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Flies breed in animal waste and decaying organic material from which they can pick up bacteria and viruses that may cause human diseases!


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House Fly
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House Fly, Larvae (Maggots), Pupa

               HOUSE FLY

The House Fly is probably the most common fly found throughout the world.  It is readily found in and around the dwellings of man and his livestock.  A prolific breeder, the house fly is a medium sized gray fly about 1/4 inch in length with four dark stripes on it's thorax.  The house fly is easily confused with the face fly which also infests structures.

House flies breed in "decaying organic matter" (garbage, fresh animal manure, compost, etc.).  Adult flies feed on a variety of foods including manure, garbage, rotting fruit and just about any food man eats.  The adult house fly has sponging mouth-parts and eats by regurgitating fluids onto its food.  These fluids dissolve the food and the fly sponges up the resulting mixture.

House flies are strongly suspected of spreading disease-causing organisms.  Just the fact that they could have been feeding in garbage or on manure before landing on food is cause enough for concern by health officials.  For this reason, the house fly is a significant concern for virtually everyone, but particularly sanitarians, restaurateurs, hospital administrators, and food manufacturers.

Most of the efforts to control house flies involve non-chemical methods.  The keys to control flies in or around homes or others structures are: Sanitation, Exclusion, Treatment of Fly Resting Areas, Fly Baits, Light traps, and ULV Treatments.


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Fruit Fly

FRUIT FLY

Fruit Flies are small flies measuring about 1/8 inch in length including the wings.  The head and thorax are tan colored with the abdomen somewhat darker.  A key character is its bright red eyes.  These red eyes, help distinguish this fly from the Phorid Fly which is similar in appearance but does not posses the red eyes.

Fruit flies are found throughout the world and may also be known as Pomace flies or Vinegar flies.  The Fruit fly is considered a significant pest when found in food producing or food handling facilities.  It breeds in and feeds on ripened fruits and vegetables, as well as moist, decaying organic matter.  Because it frequents such unsanitary areas, it could potentially carry disease-causing bacteria onto food products.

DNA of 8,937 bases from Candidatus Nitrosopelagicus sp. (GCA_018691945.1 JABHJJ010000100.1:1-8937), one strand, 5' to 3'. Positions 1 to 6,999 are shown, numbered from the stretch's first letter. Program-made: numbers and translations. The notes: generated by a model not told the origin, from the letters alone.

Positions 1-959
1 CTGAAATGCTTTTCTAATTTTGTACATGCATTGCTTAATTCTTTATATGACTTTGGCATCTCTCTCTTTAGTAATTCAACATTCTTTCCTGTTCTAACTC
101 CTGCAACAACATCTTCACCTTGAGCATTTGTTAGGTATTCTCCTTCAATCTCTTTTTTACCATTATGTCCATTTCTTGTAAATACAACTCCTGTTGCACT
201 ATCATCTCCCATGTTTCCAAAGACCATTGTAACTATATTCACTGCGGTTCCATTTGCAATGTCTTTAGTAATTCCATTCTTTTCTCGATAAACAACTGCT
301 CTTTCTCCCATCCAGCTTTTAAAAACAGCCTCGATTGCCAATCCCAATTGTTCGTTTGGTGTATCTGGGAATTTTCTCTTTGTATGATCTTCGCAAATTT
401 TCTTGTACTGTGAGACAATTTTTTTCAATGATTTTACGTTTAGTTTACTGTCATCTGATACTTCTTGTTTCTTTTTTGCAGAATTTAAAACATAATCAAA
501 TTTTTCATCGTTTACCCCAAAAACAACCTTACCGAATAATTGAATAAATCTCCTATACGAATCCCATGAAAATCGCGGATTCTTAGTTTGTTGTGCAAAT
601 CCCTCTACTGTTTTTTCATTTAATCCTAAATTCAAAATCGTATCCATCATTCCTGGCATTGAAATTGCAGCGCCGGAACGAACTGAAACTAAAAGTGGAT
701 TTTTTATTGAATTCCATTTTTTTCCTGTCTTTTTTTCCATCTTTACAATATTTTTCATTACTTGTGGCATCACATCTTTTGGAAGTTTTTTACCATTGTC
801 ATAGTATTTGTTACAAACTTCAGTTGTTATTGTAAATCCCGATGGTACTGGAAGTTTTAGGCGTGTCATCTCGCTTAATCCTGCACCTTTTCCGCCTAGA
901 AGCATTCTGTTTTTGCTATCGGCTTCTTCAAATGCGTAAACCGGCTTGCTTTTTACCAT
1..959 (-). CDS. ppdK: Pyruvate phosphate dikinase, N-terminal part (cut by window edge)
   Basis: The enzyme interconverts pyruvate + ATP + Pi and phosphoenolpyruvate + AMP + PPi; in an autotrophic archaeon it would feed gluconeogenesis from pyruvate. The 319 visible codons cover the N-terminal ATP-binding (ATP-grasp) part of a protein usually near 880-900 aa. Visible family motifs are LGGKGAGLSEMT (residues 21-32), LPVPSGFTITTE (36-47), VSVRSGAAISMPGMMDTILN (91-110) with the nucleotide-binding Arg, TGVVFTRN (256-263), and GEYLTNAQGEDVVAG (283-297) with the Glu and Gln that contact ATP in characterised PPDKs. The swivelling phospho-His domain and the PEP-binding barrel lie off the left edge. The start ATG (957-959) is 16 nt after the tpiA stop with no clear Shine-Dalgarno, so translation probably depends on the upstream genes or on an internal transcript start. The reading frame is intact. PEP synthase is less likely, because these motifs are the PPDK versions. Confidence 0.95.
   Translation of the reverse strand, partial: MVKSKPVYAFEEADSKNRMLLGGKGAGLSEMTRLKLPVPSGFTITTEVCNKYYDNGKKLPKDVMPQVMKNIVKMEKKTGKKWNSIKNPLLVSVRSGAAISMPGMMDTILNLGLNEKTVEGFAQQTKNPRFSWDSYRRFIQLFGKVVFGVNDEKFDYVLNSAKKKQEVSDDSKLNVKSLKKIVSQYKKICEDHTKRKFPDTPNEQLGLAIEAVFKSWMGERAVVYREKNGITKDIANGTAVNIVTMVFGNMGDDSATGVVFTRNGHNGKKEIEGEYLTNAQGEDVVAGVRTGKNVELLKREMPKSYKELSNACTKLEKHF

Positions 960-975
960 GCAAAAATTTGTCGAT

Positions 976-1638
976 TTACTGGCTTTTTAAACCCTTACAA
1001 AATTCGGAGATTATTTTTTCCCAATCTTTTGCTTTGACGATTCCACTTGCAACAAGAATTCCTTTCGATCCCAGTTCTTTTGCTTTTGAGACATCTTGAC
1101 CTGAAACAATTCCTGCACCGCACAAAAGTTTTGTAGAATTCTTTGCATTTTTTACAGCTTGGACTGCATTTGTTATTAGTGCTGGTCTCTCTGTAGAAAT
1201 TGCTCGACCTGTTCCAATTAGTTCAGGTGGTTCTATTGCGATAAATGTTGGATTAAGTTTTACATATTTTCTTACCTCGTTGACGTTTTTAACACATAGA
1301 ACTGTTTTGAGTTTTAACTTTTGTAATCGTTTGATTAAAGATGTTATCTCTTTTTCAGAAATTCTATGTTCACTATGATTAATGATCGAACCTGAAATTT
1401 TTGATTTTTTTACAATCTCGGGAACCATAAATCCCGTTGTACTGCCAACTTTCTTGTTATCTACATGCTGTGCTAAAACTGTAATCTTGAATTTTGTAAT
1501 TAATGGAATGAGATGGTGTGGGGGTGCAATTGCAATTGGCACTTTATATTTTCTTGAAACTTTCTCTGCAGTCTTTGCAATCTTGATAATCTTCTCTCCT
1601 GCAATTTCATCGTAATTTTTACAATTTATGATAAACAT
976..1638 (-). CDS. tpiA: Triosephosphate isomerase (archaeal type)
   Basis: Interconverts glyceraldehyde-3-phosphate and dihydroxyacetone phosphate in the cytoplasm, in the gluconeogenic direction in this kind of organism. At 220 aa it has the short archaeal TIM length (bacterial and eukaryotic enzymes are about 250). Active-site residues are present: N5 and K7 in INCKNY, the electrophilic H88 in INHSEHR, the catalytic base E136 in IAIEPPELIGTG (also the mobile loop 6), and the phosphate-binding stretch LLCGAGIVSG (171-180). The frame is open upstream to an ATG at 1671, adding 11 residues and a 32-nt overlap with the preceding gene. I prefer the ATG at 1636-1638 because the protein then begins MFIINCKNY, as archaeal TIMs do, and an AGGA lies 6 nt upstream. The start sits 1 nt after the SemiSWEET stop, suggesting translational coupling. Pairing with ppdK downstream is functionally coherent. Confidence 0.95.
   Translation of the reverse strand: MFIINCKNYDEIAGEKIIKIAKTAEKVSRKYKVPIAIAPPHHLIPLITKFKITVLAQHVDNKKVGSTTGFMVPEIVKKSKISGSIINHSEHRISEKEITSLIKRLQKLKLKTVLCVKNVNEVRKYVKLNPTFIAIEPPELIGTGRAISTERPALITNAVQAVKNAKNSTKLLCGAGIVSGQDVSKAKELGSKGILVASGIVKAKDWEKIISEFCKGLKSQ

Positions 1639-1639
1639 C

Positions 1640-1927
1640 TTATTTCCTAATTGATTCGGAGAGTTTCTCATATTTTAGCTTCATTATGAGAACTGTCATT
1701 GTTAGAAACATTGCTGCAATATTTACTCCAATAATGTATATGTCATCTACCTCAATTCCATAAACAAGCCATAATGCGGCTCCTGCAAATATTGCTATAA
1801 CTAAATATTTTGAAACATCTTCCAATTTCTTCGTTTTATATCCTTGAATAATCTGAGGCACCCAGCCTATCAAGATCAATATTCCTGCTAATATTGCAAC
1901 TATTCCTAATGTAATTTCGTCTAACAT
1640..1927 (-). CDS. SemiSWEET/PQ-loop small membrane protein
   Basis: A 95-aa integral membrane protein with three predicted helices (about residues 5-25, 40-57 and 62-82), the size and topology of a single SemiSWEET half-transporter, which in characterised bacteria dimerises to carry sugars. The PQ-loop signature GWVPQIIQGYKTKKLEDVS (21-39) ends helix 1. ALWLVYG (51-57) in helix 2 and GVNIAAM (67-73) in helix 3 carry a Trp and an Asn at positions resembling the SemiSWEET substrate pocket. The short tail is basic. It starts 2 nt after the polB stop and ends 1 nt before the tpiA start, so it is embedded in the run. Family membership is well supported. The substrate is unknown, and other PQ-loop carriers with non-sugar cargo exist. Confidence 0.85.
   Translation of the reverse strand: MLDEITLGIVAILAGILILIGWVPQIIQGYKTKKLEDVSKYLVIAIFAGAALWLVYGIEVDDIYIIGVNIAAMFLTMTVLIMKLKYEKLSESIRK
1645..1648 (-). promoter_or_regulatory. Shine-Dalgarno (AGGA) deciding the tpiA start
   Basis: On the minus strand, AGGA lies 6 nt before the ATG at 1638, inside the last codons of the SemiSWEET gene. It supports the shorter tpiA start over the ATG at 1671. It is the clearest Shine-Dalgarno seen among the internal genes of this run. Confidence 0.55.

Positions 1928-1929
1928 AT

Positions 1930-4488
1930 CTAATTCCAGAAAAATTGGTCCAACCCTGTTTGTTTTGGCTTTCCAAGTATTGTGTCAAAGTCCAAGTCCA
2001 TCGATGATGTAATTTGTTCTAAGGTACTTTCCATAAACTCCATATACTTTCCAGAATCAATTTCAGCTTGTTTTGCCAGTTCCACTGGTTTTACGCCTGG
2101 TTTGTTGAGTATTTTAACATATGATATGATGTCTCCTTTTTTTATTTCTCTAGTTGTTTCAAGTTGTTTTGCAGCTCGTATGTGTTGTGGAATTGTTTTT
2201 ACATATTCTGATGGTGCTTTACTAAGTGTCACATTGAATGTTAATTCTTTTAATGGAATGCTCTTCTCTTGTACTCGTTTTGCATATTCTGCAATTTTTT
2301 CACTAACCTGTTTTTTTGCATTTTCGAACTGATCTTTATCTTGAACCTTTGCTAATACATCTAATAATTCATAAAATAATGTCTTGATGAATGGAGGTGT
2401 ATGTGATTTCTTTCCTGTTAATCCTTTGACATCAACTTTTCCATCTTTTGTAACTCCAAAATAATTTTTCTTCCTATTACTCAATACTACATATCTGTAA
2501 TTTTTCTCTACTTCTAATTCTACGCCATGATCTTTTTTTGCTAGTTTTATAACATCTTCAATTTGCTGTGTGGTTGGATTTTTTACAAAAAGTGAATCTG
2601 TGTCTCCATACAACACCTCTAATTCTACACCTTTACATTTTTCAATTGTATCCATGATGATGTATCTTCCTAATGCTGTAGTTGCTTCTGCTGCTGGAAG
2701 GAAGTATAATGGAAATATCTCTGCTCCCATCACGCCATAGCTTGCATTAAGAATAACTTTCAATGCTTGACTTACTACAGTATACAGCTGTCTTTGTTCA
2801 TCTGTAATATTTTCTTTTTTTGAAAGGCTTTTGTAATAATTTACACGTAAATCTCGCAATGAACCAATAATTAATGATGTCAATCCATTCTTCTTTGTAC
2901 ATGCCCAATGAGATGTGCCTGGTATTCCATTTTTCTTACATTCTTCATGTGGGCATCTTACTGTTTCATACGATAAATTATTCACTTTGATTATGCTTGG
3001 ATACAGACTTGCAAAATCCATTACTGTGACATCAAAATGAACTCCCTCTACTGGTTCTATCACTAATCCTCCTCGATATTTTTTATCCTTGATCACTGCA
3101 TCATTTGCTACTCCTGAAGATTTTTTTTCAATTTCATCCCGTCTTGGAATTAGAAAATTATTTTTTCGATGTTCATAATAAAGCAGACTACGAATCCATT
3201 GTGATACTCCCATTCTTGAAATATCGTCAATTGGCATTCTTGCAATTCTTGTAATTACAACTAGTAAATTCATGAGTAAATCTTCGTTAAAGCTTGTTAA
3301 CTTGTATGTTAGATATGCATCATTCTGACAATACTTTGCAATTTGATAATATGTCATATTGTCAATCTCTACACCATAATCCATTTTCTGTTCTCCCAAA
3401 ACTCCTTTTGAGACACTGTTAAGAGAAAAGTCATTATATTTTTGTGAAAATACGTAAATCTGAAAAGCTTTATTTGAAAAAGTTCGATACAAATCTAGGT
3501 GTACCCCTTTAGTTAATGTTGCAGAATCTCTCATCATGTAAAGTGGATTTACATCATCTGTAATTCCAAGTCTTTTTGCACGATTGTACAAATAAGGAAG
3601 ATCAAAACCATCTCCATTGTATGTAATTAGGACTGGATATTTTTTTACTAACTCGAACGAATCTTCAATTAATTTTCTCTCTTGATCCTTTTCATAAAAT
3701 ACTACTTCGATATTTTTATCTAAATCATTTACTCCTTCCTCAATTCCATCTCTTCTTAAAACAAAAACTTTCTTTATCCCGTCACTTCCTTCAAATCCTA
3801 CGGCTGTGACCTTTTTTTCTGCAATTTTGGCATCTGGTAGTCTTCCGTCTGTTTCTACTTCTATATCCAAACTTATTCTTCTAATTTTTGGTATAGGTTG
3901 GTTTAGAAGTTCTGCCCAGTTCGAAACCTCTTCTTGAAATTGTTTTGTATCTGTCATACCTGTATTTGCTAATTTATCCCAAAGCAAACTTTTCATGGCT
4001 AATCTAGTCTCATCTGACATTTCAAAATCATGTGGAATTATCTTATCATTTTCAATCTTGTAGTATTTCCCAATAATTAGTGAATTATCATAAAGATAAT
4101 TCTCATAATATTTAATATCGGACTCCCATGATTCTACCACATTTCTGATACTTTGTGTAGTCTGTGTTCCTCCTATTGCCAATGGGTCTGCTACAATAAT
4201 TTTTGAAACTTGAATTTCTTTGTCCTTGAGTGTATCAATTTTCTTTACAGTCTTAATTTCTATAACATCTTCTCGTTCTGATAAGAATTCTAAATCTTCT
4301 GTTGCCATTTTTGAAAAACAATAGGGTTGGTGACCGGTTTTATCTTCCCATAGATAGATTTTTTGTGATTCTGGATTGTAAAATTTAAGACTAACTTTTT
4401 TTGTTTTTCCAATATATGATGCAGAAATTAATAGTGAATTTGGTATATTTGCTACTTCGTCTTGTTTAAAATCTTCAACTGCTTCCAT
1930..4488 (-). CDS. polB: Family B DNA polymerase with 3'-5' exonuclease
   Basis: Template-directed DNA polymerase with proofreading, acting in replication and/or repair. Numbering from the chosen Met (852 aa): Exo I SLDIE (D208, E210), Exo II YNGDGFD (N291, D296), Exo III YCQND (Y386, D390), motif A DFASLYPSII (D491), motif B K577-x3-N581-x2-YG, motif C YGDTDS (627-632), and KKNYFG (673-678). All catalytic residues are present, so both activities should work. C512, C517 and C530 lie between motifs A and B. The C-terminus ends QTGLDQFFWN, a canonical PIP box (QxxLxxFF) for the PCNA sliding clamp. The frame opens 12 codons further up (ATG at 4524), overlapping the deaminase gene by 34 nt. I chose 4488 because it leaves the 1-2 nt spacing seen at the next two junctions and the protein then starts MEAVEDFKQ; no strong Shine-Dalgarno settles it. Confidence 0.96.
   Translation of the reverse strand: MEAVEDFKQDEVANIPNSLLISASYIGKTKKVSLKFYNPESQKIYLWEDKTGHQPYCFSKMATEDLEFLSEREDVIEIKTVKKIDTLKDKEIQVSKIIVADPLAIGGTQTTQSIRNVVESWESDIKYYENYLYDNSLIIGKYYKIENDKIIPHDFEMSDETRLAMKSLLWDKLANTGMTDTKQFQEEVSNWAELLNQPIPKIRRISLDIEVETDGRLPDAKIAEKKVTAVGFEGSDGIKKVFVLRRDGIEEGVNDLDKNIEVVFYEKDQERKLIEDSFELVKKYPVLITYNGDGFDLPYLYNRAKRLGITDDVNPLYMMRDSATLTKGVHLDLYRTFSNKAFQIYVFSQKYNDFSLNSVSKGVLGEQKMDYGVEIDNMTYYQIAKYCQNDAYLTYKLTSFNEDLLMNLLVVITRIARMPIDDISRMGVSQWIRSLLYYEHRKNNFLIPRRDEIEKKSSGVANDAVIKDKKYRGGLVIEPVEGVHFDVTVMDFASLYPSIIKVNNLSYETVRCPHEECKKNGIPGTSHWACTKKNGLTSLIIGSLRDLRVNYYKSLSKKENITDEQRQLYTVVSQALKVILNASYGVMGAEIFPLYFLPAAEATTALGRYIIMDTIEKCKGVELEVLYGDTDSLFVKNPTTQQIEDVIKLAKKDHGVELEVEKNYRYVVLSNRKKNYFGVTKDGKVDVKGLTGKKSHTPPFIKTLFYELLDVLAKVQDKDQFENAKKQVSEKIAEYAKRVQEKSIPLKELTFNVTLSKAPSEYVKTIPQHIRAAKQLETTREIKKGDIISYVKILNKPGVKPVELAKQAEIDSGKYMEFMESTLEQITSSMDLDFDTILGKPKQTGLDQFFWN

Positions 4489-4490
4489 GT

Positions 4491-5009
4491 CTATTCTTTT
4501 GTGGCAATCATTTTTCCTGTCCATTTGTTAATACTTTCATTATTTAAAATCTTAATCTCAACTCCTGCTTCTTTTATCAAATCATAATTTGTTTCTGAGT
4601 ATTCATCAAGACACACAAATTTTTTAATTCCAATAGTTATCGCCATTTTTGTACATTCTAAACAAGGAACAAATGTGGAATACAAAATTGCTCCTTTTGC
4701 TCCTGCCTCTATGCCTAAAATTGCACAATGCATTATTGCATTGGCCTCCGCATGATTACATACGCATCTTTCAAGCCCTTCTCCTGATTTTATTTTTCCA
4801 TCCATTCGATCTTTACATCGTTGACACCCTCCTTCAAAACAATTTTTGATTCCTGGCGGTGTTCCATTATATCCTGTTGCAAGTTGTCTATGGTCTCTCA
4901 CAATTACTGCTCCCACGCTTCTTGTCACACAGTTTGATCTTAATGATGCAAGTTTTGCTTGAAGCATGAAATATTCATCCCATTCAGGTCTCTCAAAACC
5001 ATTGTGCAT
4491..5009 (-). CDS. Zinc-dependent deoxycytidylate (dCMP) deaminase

The key to Fruit fly control is to find the breeding sources and eliminate them.  This is many times easier said than done.  When searching for the breeding sources of fruit flies, keep in mind that the larvae can survive only in decaying organic matter which is moist.  The obvious choice is fruits and vegetables.  A second source is trash containers or recyclable containers which are not cleaned regularly.  Additionally, floor drains are also a common breeding site.  However, the Phorid or moth fly will most likely be found in drains.  The regular cleaning of floor drains is crucial in preventing infestations of fruit flies and several other flies.  Bleach and hot water, WILL NOT eliminate fly larvae breeding in a drain.  This is accomplished by using a stiff drain brush and an industrial strength drain cleaner or specially formulated bacteria cleaner.

The application of any residual insecticides for fruit fly control is rarely, if ever, necessary.  The best method for eliminating an infestation of fruit flies is to find and remove all actual breeding sources and all potential breeding sources.


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Green Bottle Fly
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Green Blow Fly with Maggot

     BLOW FLIES / BOTTLE FLIES

Blow flies are sometimes known as blue or green bottle flies.  They generally range from 1/4 to 1/2 inch long, and are characterized by metallic blue, green or copper colored bodies.  In urban areas they are sometimes more abundant than house flies.  These flies are often flying up and down in a window, making their characteristic buzzing sound. 

Blow/Bottle flies are scavengers who deposit their eggs on decaying organic matter such as: decaying meat, fish, garbage, fecal matter and dead animals. The bluebottle and greenbottle flies, lay their eggs almost exclusively in dead or rotting flesh.  They are usually the first insects attracted to a fresh carcass, sometimes within minutes of death: they are attracted by organic odors of decomposition.  The eggs are most ofter laid around natural body orifices or open wounds, and the larvae (maggots) molt and pupate at predictable rates for any given temperature and humidity condition.   It is for these reasons, the blow/bottle flies are so important in forensic pathology.  Maggots and the hollow cases left behind after adult flies emerge collected from a body can be used to determine, sometimes very accurately, the time of death.

Small numbers of bottle/blow flies in a structure usually point to an outdoor source.  If large numbers of these flies are found indoors, it may point to a sign of an indoor infestation.  Indoors, look for a sign of dead rodents or birds that may have been living in walls or crawl spaces, or even living in lower cabinets and under major appliances.  Outdoors, inspect the area for dead animals: any nearby dumpsters or other garbage containers.